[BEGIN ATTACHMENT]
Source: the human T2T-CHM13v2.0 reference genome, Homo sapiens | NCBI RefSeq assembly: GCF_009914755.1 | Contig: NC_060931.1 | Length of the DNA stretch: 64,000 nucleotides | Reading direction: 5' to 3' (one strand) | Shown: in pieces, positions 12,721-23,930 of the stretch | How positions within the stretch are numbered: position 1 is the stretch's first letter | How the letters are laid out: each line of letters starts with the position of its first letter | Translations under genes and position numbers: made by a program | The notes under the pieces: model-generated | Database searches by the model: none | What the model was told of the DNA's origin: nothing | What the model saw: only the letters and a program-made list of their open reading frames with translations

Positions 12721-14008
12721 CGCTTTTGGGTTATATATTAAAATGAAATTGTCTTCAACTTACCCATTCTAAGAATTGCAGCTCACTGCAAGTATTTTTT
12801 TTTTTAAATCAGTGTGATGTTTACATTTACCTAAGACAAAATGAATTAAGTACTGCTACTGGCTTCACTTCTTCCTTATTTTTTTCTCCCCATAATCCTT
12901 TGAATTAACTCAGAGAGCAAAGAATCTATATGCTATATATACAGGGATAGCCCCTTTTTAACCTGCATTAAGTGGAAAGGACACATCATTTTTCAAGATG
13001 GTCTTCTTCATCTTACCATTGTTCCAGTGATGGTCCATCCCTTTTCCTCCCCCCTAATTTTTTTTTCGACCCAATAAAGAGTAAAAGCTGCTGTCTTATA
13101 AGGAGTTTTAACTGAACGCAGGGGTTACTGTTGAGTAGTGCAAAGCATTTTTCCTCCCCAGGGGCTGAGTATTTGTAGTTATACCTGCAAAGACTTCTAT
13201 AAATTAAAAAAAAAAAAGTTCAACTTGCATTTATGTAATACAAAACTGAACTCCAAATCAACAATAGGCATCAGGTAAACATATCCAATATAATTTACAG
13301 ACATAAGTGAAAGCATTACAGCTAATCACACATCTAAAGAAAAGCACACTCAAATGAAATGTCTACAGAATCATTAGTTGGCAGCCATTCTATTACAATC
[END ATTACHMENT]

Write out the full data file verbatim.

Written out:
Source: the human T2T-CHM13v2.0 reference genome, Homo sapiens | NCBI RefSeq assembly: GCF_009914755.1 | Contig: NC_060931.1 | Length of the DNA stretch: 64,000 nucleotides | Reading direction: 5' to 3' (one strand) | Shown: in pieces, positions 12,721-23,930 of the stretch | How positions within the stretch are numbered: position 1 is the stretch's first letter | How the letters are laid out: each line of letters starts with the position of its first letter | Translations under genes and position numbers: made by a program | The notes under the pieces: model-generated | Database searches by the model: none | What the model was told of the DNA's origin: nothing | What the model saw: only the letters and a program-made list of their open reading frames with translations

Positions 12721-14008
12721 CGCTTTTGGGTTATATATTAAAATGAAATTGTCTTCAACTTACCCATTCTAAGAATTGCAGCTCACTGCAAGTATTTTTT
12801 TTTTTAAATCAGTGTGATGTTTACATTTACCTAAGACAAAATGAATTAAGTACTGCTACTGGCTTCACTTCTTCCTTATTTTTTTCTCCCCATAATCCTT
12901 TGAATTAACTCAGAGAGCAAAGAATCTATATGCTATATATACAGGGATAGCCCCTTTTTAACCTGCATTAAGTGGAAAGGACACATCATTTTTCAAGATG
13001 GTCTTCTTCATCTTACCATTGTTCCAGTGATGGTCCATCCCTTTTCCTCCCCCCTAATTTTTTTTTCGACCCAATAAAGAGTAAAAGCTGCTGTCTTATA
13101 AGGAGTTTTAACTGAACGCAGGGGTTACTGTTGAGTAGTGCAAAGCATTTTTCCTCCCCAGGGGCTGAGTATTTGTAGTTATACCTGCAAAGACTTCTAT
13201 AAATTAAAAAAAAAAAAGTTCAACTTGCATTTATGTAATACAAAACTGAACTCCAAATCAACAATAGGCATCAGGTAAACATATCCAATATAATTTACAG
13301 ACATAAGTGAAAGCATTACAGCTAATCACACATCTAAAGAAAAGCACACTCAAATGAAATGTCTACAGAATCATTAGTTGGCAGCCATTCTATTACAATC